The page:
Net Ionic Equations (8-4) - Lapeer East High School

Net Ionic Equations (8-4) - Lapeer East High School

Net Ionic Equations (8-4) Show only the species (atoms/ions) participating in a reaction o Single displacement reaction exchange electrons o Double displacement reaction form new bonds (ionic or covalent) Steps 1. From formula equation write complete ionic equation use ion symbols for aqueous species use element, formula symbols for (g), (l), (s) 2. Cancel spectator ions (ions not forming new bonds) Can be written for: o Single Displacement Reactions (electron transfer reactions) One spectator ion

Charges must balance o Double Displacement Reactions (bond forming reactions) Two spectator ions Charges on reactants side must sum up to zero To predict the products of single-replacement reactions. Refer to the activity series (page 281 or appendix A, page 832) Is the free element above the element to be replaced in the compound? If yes, the reaction will occur Is the free element below the element to be

replaced in the compound? If yes, then a reaction will NOT occur The more active an element is, the more likely it will form compounds! Simple Activity Series of Metals Decreasing Reactivity K Ca Na Mg Al

Zn Fe Ni Pb H2 Cu Ag Au Activity Series of Halogens F2 Decreasing Reactivity Increasing

Reactivity Cl2 Increasing Reactivity Br2 I2 Example Single Displacement Check Activity Series first! Formula Equation: Cu (s) + 2 AgNO3 (aq) Cu(NO3)2 (aq) + 2 Ag (s)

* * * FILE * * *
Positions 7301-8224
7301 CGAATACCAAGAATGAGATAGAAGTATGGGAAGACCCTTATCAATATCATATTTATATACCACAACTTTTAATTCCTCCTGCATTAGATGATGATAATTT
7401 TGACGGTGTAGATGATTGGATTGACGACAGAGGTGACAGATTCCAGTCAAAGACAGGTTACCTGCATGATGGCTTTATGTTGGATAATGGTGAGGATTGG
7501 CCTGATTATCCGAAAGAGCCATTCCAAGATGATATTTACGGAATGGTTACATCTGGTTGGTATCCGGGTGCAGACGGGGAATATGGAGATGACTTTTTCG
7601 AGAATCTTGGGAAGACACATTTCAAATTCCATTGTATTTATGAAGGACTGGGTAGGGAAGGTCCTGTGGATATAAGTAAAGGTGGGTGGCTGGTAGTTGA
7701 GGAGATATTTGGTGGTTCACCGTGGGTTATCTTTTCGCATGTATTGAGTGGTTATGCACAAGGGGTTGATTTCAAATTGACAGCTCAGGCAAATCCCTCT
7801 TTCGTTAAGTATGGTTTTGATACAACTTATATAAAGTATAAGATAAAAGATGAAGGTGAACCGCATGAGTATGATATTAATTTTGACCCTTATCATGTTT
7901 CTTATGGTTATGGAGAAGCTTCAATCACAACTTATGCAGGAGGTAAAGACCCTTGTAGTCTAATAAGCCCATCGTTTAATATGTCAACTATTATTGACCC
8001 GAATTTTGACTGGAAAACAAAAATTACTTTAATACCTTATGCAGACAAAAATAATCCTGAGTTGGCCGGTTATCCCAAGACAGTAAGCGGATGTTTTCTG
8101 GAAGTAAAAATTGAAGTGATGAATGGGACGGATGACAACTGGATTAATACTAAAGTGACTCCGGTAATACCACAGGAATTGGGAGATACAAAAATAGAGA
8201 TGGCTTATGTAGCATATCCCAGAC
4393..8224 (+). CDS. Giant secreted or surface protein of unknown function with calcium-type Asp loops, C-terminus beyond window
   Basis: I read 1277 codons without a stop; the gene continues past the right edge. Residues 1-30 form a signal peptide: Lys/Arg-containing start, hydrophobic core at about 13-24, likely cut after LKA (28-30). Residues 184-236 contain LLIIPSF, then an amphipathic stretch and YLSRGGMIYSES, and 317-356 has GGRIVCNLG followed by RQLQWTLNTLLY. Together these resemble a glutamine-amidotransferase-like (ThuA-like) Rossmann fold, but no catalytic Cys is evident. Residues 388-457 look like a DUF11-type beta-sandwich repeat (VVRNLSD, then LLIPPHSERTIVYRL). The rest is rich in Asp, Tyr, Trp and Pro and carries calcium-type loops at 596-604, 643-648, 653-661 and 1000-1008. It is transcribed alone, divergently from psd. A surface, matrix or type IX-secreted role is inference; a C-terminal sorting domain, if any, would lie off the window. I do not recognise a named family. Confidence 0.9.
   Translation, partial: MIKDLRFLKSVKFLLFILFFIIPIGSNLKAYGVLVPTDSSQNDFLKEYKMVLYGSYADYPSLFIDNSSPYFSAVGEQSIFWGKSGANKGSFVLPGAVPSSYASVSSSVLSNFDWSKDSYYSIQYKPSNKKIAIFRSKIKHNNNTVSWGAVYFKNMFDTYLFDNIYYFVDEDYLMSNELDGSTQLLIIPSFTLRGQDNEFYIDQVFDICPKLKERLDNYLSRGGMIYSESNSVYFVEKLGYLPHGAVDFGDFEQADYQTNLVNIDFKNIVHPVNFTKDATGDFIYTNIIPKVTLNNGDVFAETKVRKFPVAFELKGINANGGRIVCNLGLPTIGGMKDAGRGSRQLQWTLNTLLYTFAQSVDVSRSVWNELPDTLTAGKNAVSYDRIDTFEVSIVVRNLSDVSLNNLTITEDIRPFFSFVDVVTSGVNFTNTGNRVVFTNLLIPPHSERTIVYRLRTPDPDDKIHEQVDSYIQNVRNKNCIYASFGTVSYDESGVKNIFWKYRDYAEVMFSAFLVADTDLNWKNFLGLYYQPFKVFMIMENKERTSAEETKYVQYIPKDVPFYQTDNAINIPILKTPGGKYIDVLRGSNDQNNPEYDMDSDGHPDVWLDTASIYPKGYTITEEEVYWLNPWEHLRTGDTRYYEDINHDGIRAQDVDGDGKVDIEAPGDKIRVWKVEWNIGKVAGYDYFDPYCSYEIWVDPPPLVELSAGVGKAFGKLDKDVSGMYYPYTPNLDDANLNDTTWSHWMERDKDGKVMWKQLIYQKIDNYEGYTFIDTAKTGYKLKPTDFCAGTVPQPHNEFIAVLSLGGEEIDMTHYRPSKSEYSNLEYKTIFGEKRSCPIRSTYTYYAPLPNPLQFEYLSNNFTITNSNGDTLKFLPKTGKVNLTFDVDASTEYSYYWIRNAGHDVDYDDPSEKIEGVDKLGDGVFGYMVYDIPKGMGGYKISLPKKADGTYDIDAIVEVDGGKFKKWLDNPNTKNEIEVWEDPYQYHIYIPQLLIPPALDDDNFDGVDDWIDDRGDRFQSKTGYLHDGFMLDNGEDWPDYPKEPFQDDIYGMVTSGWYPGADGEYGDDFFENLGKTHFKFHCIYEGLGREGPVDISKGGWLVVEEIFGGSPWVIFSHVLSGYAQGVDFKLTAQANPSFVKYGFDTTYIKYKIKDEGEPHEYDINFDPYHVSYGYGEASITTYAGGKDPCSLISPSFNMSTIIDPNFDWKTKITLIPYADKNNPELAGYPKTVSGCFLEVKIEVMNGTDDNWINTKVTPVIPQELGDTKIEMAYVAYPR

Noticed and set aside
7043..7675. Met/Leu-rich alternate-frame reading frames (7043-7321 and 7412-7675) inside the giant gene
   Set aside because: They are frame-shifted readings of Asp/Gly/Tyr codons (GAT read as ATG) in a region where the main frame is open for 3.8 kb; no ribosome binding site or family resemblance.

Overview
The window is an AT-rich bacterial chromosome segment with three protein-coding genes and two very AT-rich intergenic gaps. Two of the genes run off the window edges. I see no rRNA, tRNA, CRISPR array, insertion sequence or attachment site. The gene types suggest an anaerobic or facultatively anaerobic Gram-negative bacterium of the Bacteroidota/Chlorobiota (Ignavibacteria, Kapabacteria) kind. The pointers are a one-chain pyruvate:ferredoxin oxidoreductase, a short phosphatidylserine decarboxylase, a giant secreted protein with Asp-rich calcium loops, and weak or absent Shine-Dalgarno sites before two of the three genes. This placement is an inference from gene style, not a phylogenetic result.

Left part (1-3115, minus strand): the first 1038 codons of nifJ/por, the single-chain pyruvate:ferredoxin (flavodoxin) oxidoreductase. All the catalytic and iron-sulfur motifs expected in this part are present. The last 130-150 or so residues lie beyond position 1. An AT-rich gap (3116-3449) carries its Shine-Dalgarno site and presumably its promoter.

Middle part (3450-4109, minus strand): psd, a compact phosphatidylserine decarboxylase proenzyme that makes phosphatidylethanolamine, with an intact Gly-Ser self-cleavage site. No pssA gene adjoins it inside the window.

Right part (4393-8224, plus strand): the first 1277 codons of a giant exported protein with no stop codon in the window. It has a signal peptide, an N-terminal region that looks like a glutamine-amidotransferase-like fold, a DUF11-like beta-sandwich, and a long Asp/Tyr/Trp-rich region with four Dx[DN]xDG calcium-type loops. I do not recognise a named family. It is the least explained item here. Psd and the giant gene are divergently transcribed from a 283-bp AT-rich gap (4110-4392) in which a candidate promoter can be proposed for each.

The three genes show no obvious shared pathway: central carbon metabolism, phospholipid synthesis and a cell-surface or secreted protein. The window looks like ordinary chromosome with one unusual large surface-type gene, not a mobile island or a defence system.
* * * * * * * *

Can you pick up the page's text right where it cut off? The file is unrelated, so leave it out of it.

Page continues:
Complete Ionic Equation: Cu (s) + 2 Ag1+ (aq) + 2 NO31- (aq) Cu2+ (aq) + 2 NO31- (aq) + 2 Ag (s) Identify Spectator Ion: NO31- is found on both sides of the yields sign and will cancel out. Net Ionic Equation: Cu (s) + 2 Ag1+ (aq) Cu2+ (aq) + 2 Ag (s) Note that charges balance. There are 2(+) charges on the reactants side and 2(+) charges on the products side. A Precipitation Reaction must produce a new solid substance. Use solubility rules (p. 284) to decide whether a precipitation will take place: Reactants are usually all soluble ionic compounds (will dissolve easily in water). If one of the ions from reactant #1 will form an

insoluble compound with an ion from reactant #2, a precipitation reaction will take place. (Insoluble means will not dissolve in water.) Some Simple Solubility Rules All compounds of Group 1 and NH4+ are soluble. All nitrates are soluble. All halides, except those of Ag+ and Pb2+, are soluble. All sulfates, except Ca2+, Sr2+, Ba2+, Hg22+, and Pb2+ are soluble. All carbonates, except those of Group 1 and NH4+, are insoluble. Most hydroxides, except those of Group 1 and NH4+, are insoluble.

Example Double Replacement Formula Equation: AgNO3 (aq) + NaCl (aq) AgCl(s) + NaNO3 (aq) Complete Ionic Equation: Ag1+ (aq) + NO31- (aq) + Na1+ (aq) + Cl1- (aq) AgCl (s) + Na1+ (aq) + NO31- (aq) Identify Spectator Ions: Na1+ and NO31- are found on both sides of the yields sign and will cancel out. Net Ionic Equation: Ag1+ (aq) + Cl1- (aq) AgCl (s) Note that charges balance. There is a net zero charge [(1+) + (1-)] on the reactants side and zero charge on the products side.

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